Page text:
The French Prize|
Thomas Dunne Books/St. Martin's Press, 2015, 323pp, HC, $26.99
Prepare to wash the salt off your face within minutes of boarding the American merchant vessel, Abigail! Her owner was a hero in the war for independence. Son, Jack, a first time captain is only nineteen. You might expect the tale to be about the follies of a first time well-born young pup and you'd be wrong. He is savvy, watchful and well aware that the ship will go nowhere without the crew. The only real problem aboard are two meddling passengers who, because of their social station think they know more than the young captain. (We all have some of those in our lives.) Jack minds his manners and bites his tongue.
We are headed for the Caribbean...a very pleasant thought this time of year. Nelson's descriptions of the journey are just plain delicious. He appeals to all our senses, including our sense of balance. He puts the reader on the boat...working on the deck and in the rigging as well as below deck...coasting along.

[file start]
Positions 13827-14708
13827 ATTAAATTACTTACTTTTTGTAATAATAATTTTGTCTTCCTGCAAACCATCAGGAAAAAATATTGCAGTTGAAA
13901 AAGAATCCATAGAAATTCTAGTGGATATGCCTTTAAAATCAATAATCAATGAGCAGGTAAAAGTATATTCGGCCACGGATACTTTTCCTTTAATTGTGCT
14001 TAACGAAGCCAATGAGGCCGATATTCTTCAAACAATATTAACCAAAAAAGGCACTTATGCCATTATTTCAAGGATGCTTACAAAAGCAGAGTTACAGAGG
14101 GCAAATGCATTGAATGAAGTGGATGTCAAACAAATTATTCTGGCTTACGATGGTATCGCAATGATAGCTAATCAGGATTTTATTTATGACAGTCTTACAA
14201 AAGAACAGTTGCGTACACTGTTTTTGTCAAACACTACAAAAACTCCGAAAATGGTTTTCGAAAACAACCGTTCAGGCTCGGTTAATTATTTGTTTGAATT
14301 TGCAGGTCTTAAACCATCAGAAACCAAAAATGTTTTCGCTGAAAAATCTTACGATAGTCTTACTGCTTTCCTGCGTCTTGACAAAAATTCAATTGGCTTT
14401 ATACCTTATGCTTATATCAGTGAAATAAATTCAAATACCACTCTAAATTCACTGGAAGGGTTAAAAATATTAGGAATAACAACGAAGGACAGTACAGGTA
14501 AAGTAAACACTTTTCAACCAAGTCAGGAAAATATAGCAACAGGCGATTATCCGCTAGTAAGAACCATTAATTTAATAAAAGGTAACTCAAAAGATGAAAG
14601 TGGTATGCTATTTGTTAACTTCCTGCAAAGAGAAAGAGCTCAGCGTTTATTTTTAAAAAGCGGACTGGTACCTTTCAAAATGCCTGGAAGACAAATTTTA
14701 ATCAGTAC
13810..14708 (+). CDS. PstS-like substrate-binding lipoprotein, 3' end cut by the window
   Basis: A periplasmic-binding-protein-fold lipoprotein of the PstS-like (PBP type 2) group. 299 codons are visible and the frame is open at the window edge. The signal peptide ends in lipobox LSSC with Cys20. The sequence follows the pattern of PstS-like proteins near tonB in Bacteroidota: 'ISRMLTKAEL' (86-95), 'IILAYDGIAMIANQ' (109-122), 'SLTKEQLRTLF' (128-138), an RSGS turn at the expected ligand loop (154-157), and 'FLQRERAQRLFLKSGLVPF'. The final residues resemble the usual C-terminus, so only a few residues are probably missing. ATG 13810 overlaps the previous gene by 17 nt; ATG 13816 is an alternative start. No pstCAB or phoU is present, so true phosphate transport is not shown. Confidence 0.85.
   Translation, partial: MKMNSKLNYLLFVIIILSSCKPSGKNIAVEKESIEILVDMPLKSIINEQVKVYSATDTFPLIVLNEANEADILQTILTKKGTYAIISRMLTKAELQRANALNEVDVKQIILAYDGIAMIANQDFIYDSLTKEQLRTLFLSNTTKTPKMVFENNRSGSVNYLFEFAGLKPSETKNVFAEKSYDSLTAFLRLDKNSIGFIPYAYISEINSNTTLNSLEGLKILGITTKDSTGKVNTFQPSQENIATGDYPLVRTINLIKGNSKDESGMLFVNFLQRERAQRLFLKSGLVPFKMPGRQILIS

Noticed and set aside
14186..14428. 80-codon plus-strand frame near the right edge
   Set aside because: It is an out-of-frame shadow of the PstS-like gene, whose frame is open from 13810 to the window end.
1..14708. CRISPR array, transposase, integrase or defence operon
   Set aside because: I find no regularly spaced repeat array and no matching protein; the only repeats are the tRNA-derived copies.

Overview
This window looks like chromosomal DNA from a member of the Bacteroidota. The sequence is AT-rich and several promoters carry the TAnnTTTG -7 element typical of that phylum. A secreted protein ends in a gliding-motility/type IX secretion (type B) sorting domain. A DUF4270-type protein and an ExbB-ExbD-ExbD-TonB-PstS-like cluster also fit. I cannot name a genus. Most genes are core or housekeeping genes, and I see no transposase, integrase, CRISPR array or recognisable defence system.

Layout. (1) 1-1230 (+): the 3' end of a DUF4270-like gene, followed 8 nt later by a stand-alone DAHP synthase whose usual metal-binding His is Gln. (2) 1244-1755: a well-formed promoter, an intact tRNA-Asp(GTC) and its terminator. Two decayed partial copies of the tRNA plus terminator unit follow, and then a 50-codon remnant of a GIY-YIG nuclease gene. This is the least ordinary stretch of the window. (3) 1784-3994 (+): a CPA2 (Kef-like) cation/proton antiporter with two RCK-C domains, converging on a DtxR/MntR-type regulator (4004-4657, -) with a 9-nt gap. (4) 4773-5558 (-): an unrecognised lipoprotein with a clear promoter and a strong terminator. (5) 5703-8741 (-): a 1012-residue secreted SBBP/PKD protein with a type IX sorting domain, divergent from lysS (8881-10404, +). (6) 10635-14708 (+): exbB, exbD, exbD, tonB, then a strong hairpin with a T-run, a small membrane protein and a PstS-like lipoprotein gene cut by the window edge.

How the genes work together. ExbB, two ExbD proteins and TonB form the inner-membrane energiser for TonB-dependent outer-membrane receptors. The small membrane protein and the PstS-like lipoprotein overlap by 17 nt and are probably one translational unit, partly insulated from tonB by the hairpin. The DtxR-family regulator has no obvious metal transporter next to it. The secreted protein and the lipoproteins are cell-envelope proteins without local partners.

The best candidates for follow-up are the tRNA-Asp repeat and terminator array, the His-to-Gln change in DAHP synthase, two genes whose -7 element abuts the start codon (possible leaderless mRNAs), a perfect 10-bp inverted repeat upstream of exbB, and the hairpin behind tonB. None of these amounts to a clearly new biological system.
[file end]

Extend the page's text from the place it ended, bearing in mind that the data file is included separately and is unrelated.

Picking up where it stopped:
All goes well until it inevitably does not. The French have been taking prizes of American merchant vessels and Abigail falls prey to one and the plot thickens and that's all I'm going to say about that.
This is the first book by James Nelson that I have read. (Where have I been?) I have become an instant fan. I tend to avoid war stories but in this case the plot is so nuanced and the prose just flows along...dare I say, like an ocean wave. The French Prize was a totally enjoyable cruise even if there were a few dust-ups; they were all, inevitably, for the good.